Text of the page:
You're Now Less Likely to Get Bumped Off a Flight

In fact, flight bumping has hit a record low. Wonder why?

By Diane Rommel

 
You're Now Less Likely to Get Bumped Off a Flight
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11 August 2017

You're now less likely to be bumped off your flight than at any point in the last 22 years — a stat that we're sure has nothing to do with the David Dao incident on a United flight four months ago.

Let's review that in case we forgot what it looks like when an airline throws a seated passenger off his flight in favor of staff:

According to the Air Travel Consumer report, "fewer than one passenger out of 1000" was involuntarily bumped off a flight during the first six months of the year. Note that the Dao incident occurred in early April — approximately midway through the period analyzed. So perhaps airlines were trending in the right direction anyway — or perhaps a post-Dao adjustment radically shifted figures.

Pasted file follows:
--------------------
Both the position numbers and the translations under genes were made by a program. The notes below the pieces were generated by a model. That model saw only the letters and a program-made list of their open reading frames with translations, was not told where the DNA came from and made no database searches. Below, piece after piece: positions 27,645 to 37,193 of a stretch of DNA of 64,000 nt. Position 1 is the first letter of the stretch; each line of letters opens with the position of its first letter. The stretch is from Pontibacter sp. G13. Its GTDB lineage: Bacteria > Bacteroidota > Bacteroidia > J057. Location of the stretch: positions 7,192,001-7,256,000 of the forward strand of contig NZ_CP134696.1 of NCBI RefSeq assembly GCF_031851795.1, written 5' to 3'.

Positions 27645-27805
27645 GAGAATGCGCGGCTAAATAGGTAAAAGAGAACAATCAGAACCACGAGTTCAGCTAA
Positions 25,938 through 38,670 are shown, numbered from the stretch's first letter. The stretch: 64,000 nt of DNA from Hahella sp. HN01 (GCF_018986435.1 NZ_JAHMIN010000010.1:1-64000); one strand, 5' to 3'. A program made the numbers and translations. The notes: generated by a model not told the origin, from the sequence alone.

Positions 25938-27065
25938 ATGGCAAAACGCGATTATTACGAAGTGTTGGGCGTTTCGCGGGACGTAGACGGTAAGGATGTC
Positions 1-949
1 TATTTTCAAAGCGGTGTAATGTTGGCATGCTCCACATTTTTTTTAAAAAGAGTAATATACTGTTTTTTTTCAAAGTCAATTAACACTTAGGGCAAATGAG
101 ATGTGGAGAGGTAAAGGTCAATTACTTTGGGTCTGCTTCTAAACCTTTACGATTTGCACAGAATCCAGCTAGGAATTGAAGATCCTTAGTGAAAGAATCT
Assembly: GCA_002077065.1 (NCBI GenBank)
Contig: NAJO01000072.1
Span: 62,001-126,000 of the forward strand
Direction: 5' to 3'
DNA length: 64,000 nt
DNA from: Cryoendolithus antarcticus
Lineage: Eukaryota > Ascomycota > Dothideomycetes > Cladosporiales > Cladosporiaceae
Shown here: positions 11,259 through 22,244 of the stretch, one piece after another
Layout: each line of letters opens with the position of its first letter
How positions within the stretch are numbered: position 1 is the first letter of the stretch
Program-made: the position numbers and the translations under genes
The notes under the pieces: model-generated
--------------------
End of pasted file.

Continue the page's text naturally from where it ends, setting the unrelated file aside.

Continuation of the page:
That's good new for flyers, and it doesn't stop there, with 76 percent of flights landing on time — the best-performing three airlines were perpetual top-placer Hawaiian, Alaskan (soon to absorb Virgin America), and Delta. 

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